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Amid competition with other efficient lighting technology such as the compact fluorescent lamps, low voltage LED lighting manufactured by Philips has multiple benefits.

Why LEDs are better than CFLs
While CFLs are energy efficient and are a great, affordable option for homeowners to cut their utility bill, there are a number of lighting performance areas that should be taken into account. For instance, LEDs last 25 times longer than an incandescent bulb and up to 10 times longer than a CFL. What about the energy savings? How does it compare to incandescent bulbs and CFLs? According to Consumer Reports, CFLs and LEDs use between 75 and 80 percent less energy than incandescent bulbs, making either a great choice for energy savings. 

The price point between LEDs and CFLs is disparate. One of the most affordable LED bulbs is manufactured by Cree, and goes for about $10 retail. Despite LED prices falling more than 40 percent over the past two years, the best price for a CFL is $1.25 per bulb, still beating out the LED. However, because of LEDs long operational life, a single bulb can save upwards of $125, opposed to $60 from a CFL. Not to mention that you'll need to replace that CFL bulb 10 times before you need to replace the LED, ultimately costing more than if initially purchasing a single LED.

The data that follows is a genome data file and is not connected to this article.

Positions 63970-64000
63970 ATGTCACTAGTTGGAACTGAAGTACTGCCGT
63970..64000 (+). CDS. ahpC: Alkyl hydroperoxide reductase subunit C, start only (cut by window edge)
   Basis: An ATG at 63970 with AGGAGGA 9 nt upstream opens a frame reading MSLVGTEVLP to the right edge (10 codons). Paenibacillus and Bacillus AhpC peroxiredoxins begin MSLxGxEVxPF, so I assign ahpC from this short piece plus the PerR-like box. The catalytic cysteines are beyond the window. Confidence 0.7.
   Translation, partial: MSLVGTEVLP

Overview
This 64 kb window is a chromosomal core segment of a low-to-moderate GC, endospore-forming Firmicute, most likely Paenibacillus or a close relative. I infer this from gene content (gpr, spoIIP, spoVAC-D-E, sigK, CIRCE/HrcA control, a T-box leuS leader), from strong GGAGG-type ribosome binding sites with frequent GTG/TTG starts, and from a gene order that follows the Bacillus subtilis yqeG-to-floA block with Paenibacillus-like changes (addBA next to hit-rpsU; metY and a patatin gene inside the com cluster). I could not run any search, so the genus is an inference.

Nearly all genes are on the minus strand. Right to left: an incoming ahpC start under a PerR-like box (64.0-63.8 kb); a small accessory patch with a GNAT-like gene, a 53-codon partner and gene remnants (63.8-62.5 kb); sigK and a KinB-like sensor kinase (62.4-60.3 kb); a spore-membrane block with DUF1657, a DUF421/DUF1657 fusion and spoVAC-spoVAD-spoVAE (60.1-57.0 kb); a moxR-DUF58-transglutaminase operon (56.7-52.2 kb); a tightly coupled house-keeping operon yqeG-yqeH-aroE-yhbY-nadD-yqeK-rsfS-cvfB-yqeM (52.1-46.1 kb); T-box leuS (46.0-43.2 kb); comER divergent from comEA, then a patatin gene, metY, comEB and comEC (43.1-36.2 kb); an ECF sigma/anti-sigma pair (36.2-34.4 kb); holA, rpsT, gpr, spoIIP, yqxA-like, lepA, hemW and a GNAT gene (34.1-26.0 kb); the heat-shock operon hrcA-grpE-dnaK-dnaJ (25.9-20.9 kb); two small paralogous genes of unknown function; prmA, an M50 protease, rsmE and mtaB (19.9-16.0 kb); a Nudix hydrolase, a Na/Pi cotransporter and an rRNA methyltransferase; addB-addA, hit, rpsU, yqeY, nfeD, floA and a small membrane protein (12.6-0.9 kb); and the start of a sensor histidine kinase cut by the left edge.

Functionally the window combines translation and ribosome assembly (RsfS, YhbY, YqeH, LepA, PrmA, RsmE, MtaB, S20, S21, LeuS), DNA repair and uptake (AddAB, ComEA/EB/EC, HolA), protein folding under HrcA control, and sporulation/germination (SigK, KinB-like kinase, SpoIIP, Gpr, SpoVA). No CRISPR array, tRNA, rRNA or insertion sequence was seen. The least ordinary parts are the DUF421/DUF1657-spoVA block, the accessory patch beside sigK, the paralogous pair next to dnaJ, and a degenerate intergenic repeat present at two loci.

Not to mention, CFLs need time to warm up, and are impacted by constantly being turned on and off. CFLs require mercury, a hazardous heavy metal. LEDs, on the other hand, turn on instantly, are unaffected by the frequency they are switched on and off and they don't make that strange humming sound associated with CFL bulbs. It's no surprise then that global sales of LEDs have increased by 22 percent between 2011 and 2012.

Philips new bulb
While Consumer Reports selected Philips Master LED bulb MV 12 watt dimmable bulb as one of its three LED bulbs it would recommend, Philips recently released an updated version of that bulb. Designed as a halogen replacement lamp, Philips Master LED MR 16 7W lamps operate for 40,000 hours (up to 25 years if turned on for 4 hours a day) and delivers an 80 percent energy savings. It also features multiple angles of warm, halogen-like light in color temperatures ranging from 2,700K, 3,000K and 4,000K.

According to the U.S. Department of Energy, if every light was replaced with an LED over the next 20 years, the U.S. could save an estimated $250 billion, avoid 1.8 billion tons of carbon emissions and cut electricity consumption from lighting by half, as cited in Money Magazine.